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Chinese hail 'hero' pilot who landed with broken cockpit window

AFP  |  Beijing 

The who made an in after a broken window sucked his co-halfway out of the aircraft was hailed as a "hero" on today by astonished citizens.

braved the intense cold and blasting wind to slow the airliner from its original speed of about 800-900 kph (500-560 mph) to land in about 20 minutes.

All 128 people aboard the of Airlines survived the ordeal.

The plane was bound for Lhasa in from the southwestern city of when the window shattered at about 9,800 metres (32,000 feet). The flight was diverted to the city of in province.

"The windshield burst suddenly and a loud noise was heard, and when I looked to the side, I saw that the co-was already halfway out of the window. Luckily his seatbelt was tied," Liu told Business Daily.

The plane was vibrating strongly and it was impossible to read the instruments, said Liu, who was a former flight instructor in the "I didn't think about anything at all. I wanted to control the plane and land," he later told Television.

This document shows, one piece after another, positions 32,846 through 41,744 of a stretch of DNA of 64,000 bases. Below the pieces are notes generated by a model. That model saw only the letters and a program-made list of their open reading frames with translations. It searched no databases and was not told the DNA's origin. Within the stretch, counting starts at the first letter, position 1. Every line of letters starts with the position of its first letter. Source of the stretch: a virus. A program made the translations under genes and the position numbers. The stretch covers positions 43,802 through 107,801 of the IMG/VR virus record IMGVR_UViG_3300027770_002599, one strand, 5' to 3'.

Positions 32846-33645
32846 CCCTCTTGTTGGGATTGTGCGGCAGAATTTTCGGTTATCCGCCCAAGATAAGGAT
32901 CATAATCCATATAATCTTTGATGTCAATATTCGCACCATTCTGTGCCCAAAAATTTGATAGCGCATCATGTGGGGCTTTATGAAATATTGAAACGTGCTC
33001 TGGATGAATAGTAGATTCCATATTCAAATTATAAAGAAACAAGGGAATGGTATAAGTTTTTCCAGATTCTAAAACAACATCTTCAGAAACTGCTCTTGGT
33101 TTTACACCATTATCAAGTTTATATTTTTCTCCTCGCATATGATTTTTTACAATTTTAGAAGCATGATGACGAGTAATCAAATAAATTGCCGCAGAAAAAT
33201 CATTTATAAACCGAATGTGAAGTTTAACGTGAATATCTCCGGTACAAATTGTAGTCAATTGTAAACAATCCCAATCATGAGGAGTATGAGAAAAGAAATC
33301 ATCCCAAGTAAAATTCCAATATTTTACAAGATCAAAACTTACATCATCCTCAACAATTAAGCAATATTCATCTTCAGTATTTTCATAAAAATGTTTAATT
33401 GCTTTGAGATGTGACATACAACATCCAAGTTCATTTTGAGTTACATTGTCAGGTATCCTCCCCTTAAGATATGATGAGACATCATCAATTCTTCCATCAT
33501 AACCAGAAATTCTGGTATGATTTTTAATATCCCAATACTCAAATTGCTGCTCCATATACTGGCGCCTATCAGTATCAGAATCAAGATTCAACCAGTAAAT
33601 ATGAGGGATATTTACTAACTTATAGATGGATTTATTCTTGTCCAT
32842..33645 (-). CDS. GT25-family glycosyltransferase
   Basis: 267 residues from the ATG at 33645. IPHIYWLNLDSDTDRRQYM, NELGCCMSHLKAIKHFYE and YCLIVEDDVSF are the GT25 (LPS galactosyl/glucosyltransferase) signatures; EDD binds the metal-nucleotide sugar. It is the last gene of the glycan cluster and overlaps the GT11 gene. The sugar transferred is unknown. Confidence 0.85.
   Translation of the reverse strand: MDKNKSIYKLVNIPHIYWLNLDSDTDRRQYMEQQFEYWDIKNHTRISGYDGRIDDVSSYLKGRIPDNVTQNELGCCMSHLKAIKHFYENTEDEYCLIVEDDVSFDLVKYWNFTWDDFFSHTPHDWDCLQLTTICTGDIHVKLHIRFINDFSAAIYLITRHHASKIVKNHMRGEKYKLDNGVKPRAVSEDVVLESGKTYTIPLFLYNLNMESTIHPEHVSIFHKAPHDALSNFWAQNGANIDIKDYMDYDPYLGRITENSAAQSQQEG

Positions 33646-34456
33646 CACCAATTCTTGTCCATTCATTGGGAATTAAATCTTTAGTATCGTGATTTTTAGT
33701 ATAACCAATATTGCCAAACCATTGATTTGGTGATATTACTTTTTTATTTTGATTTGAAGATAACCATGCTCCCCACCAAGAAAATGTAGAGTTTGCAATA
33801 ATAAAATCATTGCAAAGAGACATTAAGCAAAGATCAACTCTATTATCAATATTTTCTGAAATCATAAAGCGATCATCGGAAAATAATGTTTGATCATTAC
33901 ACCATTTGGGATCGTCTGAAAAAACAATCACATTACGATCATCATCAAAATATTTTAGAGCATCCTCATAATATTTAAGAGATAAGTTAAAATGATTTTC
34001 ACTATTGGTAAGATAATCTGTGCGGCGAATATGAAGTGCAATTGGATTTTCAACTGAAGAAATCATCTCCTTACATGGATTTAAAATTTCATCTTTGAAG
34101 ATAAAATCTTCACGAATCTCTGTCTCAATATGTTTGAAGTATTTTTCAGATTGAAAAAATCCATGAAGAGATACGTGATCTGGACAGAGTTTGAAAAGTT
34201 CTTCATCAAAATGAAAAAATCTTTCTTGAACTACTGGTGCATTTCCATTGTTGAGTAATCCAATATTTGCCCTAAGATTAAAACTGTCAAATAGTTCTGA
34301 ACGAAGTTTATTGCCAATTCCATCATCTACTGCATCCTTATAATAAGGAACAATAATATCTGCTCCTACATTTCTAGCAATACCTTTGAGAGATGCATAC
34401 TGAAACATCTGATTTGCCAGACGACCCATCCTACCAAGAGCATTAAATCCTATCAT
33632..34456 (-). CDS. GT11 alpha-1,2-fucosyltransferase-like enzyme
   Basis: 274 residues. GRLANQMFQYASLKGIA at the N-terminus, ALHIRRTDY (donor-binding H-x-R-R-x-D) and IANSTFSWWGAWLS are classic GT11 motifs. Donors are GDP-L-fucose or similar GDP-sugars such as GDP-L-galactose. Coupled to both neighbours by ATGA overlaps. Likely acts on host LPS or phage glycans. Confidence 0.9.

By Tuesday afternoon, more than 160 million people had viewed or participated in discussions about the pilot on the Twitter-like microblogging platform

The most popular chat forum on the incident was titled, "My Hero Captain". "This is a miracle in the history of Chinese aviation, and shows the special psychological mindset of flight instructors," one commenter wrote.

"Having watched the American film, 'Sully', based on real events, this is even more shocking and exciting!" another commenter said.

He was referring to Chesley Sullenberger, a pilot who was hailed as a national hero in January 2009 after he managed to save the lives of 155 passengers and crew by landing his stricken airliner in New York's The of the Civil Administration of said at a press conference on Tuesday that the plane "shed its right windshield" as it was flying over

"The windshield has not recorded any failures, nor did it require any maintenance and replacement work" before the incident, Tang Weibin said.

The cause of the incident was still under investigation, he added.

A video published online by shows oxygen masks deployed, and flight attendants walking up and down the aisle to give passengers instructions on how to disembark.

It was the second in in less than a month.

On April 15, an flight was diverted after a man briefly took hostage a crew member he was threatening with a fountain pen.

(This story has not been edited by Business Standard staff and is auto-generated from a syndicated feed.)

First Published: Tue, May 15 2018. 17:00 IST
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